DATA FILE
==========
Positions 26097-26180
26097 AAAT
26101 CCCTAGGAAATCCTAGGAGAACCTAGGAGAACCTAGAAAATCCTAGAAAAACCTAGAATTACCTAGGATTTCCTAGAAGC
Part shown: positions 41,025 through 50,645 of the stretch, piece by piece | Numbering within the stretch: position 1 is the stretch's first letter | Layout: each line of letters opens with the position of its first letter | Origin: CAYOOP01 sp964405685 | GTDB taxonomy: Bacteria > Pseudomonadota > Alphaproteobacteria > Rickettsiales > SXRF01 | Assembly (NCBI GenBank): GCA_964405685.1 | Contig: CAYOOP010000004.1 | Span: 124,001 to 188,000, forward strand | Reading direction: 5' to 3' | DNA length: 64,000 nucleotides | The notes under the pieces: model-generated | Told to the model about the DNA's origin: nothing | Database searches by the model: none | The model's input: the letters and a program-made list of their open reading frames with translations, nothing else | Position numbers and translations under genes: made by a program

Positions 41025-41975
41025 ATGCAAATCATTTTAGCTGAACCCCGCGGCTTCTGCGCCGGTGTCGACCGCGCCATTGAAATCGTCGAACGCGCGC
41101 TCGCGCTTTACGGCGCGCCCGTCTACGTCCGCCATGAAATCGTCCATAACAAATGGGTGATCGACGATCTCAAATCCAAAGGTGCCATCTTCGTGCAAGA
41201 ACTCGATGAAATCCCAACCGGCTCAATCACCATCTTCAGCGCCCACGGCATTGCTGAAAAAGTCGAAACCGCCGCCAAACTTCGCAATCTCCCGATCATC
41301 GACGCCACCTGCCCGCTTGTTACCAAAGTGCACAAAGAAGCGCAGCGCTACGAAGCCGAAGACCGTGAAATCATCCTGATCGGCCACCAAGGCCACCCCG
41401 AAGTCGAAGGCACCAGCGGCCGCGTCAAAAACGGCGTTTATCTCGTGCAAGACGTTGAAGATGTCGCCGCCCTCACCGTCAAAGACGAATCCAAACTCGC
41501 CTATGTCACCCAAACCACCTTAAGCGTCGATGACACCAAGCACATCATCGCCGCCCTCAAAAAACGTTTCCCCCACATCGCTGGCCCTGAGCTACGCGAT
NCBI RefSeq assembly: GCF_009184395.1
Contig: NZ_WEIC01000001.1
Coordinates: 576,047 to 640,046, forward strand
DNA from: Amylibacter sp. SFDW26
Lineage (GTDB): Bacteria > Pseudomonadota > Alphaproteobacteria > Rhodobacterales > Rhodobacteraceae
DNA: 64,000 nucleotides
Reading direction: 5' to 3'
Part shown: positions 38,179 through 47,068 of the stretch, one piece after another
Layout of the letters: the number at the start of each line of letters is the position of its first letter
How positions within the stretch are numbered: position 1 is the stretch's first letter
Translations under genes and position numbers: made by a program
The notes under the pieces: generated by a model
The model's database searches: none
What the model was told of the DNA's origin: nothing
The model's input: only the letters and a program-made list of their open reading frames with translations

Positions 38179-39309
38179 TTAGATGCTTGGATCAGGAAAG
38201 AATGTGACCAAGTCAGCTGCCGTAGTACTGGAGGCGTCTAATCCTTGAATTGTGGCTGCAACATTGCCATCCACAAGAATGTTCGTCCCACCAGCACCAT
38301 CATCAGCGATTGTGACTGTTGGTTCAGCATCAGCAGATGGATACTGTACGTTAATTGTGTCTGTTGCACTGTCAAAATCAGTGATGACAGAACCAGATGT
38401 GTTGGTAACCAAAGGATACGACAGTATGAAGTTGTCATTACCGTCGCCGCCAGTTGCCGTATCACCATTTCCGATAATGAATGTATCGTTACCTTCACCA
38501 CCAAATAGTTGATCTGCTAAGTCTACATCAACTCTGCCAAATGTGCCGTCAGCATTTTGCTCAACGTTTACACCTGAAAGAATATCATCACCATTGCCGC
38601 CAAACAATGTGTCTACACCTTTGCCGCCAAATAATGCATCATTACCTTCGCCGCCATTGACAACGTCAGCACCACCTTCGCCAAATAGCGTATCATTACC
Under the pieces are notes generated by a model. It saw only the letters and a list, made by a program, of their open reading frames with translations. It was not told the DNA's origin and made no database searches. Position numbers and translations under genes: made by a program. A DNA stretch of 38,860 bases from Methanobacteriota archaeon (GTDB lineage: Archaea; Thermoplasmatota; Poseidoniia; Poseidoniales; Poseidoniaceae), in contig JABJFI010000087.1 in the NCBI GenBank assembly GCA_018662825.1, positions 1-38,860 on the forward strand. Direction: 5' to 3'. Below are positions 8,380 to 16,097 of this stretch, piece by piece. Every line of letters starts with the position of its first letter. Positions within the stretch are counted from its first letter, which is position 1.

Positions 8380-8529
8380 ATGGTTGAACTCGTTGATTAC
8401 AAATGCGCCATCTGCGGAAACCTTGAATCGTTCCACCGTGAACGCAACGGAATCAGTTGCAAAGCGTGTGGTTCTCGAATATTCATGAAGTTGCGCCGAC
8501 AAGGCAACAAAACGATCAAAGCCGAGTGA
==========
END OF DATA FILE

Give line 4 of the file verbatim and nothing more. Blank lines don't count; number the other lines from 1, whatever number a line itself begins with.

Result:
Part shown: positions 41,025 through 50,645 of the stretch, piece by piece | Numbering within the stretch: position 1 is the stretch's first letter | Layout: each line of letters opens with the position of its first letter | Origin: CAYOOP01 sp964405685 | GTDB taxonomy: Bacteria > Pseudomonadota > Alphaproteobacteria > Rickettsiales > SXRF01 | Assembly (NCBI GenBank): GCA_964405685.1 | Contig: CAYOOP010000004.1 | Span: 124,001 to 188,000, forward strand | Reading direction: 5' to 3' | DNA length: 64,000 nucleotides | The notes under the pieces: model-generated | Told to the model about the DNA's origin: nothing | Database searches by the model: none | The model's input: the letters and a program-made list of their open reading frames with translations, nothing else | Position numbers and translations under genes: made by a program